Cervical cancer treated with radiation and chemotherapy
It’s often said that mothers hold their families together … but what if Mom gets cancer?
Stacey Scott, 42, from Lewisville, Ohio, finds great joy caring for her family, but she found herself needing extra care last year when she was unexpectedly diagnosed with cervical cancer.
“My whole world stopped,” Stacey said. “I remember thinking, ‘What? This can’t happen to me. I can’t get cancer. My son is graduating from high school; my daughter needs me. How am I going to do this?’ It was just plain scary and overwhelming.”
Dealing with symptoms for two years
Stacey had sought out her gynecologist because of numerous symptoms including lengthy menstrual cycles, severe cramping, unusual discharge, constant nausea and fatigue. She suffered with those symptoms for two years before finally undergoing procedures, including a hysterectomy, which led to her cancer diagnosis.
“Every time a cervix and uterus are removed during a simple hysterectomy for presumed benign conditions, they undergo certain testing,” explained Eugene Hong, M.D., radiation oncologist at the Genesis Cancer Care Center. “Results from that pathology identify unexpected cancers between two and five percent of the time. When that happens, the cancer is labeled as an incidental or occult finding, and it obviously comes as quite a surprise.”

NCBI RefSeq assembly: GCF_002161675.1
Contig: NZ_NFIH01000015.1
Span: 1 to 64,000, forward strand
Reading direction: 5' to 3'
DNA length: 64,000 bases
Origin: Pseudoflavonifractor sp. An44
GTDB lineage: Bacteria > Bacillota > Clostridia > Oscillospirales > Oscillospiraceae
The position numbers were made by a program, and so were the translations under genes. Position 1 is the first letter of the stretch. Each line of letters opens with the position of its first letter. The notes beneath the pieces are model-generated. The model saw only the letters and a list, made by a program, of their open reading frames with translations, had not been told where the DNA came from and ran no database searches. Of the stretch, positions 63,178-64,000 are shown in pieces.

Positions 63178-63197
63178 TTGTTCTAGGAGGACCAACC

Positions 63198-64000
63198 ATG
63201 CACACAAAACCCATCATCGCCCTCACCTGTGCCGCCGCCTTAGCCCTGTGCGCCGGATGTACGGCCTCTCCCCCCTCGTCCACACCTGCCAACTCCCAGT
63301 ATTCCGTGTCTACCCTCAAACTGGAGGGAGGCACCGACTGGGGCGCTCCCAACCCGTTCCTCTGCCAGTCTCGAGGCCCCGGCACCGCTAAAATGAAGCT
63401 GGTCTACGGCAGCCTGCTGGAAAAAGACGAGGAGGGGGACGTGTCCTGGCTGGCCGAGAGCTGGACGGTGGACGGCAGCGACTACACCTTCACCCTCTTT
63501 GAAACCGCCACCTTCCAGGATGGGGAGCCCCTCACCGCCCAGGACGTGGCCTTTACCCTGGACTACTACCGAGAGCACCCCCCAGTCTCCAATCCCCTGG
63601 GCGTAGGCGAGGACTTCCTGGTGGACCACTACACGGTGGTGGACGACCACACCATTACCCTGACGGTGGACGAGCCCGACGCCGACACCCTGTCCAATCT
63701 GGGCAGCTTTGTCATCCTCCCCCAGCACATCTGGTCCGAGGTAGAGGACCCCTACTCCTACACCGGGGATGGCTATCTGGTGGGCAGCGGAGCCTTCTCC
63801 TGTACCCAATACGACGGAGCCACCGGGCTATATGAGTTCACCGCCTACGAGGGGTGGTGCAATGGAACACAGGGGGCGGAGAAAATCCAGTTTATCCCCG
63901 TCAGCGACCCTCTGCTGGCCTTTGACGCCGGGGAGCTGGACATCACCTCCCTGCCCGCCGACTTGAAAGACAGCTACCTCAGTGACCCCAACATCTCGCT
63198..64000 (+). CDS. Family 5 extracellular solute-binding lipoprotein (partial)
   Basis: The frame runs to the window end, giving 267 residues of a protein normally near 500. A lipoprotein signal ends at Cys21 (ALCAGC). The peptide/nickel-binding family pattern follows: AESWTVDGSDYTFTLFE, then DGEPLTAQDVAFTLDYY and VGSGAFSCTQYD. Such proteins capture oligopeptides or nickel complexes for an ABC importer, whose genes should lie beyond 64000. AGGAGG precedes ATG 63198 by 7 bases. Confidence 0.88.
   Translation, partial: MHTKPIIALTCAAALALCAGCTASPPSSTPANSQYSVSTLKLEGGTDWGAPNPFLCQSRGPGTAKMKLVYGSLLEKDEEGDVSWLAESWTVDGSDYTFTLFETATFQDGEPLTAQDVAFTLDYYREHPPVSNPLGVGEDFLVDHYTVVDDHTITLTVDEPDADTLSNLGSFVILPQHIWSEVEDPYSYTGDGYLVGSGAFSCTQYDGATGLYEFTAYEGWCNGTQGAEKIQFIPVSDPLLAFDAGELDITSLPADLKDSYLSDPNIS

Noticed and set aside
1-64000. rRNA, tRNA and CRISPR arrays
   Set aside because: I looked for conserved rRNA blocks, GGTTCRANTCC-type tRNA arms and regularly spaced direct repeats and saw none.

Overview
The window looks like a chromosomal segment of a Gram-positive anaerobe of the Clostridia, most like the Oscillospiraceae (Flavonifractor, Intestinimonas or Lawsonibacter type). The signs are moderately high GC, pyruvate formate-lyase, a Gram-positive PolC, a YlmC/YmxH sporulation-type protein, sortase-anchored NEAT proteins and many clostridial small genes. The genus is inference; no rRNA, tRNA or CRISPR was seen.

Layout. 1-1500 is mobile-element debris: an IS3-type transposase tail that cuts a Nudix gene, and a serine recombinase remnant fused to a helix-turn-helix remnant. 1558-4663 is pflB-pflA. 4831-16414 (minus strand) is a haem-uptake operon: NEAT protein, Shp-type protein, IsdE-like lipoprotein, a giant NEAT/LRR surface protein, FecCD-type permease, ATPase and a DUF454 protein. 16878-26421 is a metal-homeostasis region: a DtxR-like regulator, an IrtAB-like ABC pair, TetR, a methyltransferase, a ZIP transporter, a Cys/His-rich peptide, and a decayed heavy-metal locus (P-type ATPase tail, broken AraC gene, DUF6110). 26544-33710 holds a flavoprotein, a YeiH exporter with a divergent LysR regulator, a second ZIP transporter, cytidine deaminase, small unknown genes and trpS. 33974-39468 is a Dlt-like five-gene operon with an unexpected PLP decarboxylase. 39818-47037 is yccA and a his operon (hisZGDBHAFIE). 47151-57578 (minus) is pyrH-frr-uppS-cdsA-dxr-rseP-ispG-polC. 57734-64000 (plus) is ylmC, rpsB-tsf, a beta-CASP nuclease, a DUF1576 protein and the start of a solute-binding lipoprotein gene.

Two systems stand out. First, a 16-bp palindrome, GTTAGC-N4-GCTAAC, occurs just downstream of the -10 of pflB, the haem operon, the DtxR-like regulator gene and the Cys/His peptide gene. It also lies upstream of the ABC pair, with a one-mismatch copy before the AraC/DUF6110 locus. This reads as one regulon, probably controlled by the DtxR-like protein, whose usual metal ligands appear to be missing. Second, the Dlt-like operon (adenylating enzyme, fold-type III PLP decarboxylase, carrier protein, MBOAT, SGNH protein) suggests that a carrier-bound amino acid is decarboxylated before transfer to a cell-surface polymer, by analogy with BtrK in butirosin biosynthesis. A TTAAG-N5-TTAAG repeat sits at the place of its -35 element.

Stacey’s hysterectomy pathology results showed she had stage 1b cervical cancer, meaning the disease was contained in the cervix. Genesis’ expert team of pathologists – Ejaz Ahmad, M.D., Irena Sheyn, M.D., and Jonathan Tongson, M.D., were involved in diagnosing and confirming Stacey’s cancer from her Pap test and tissue examination. The Genesis pathology department ensures cancer diagnoses, including 100 percent of all new malignant diagnoses, are reviewed by least two pathologists.
Warning signs of cervical cancer can be tricky
Stacey was surprised and shocked. Typically, abnormal Pap tests lead the way to finding cervical cancer, as early cervical cancers usually have no symptoms. Once cervical cancer grows invasive into nearby tissue, symptoms can include:
- Abnormal vaginal bleeding
- Unusual vaginal discharge
- Painful intercourse
Because cervical cancer is an aggressive cancer, early detection leads to the best cure rates. In fact, early detection of cervical cancer provides cure rates between 90 and 95 percent.
Stacey received a referral to a gynecological oncologist at a Columbus hospital, who recommended treatment at the Genesis Cancer Care Center. Her team of cancer specialists crafted a personalized package of treatment involving external beam radiation therapy, chemotherapy and an internal high-dose radiation therapy called brachytherapy.
“I ended up having five rounds of chemotherapy, 25 doses of radiation therapy and two doses of internal radiation. I went five days a week for five weeks in a row – and I did not miss a single appointment,” Stacey said.
Fighting to stay in treatment
Stacey’s perfect attendance to her treatment appointments did not come easily – she fought to make it through each day of travel and treatment, and she even considered giving up at one point. Living in Lewisville meant a one hour and 20-minute drive each day, each way. With a busy working family, Stacey determined to make the drive by herself, except for Mondays when she had both radiation and chemotherapy and leaned on family and friends to drive her. The drive became more difficult as the accumulative effects of treatment grew heavier.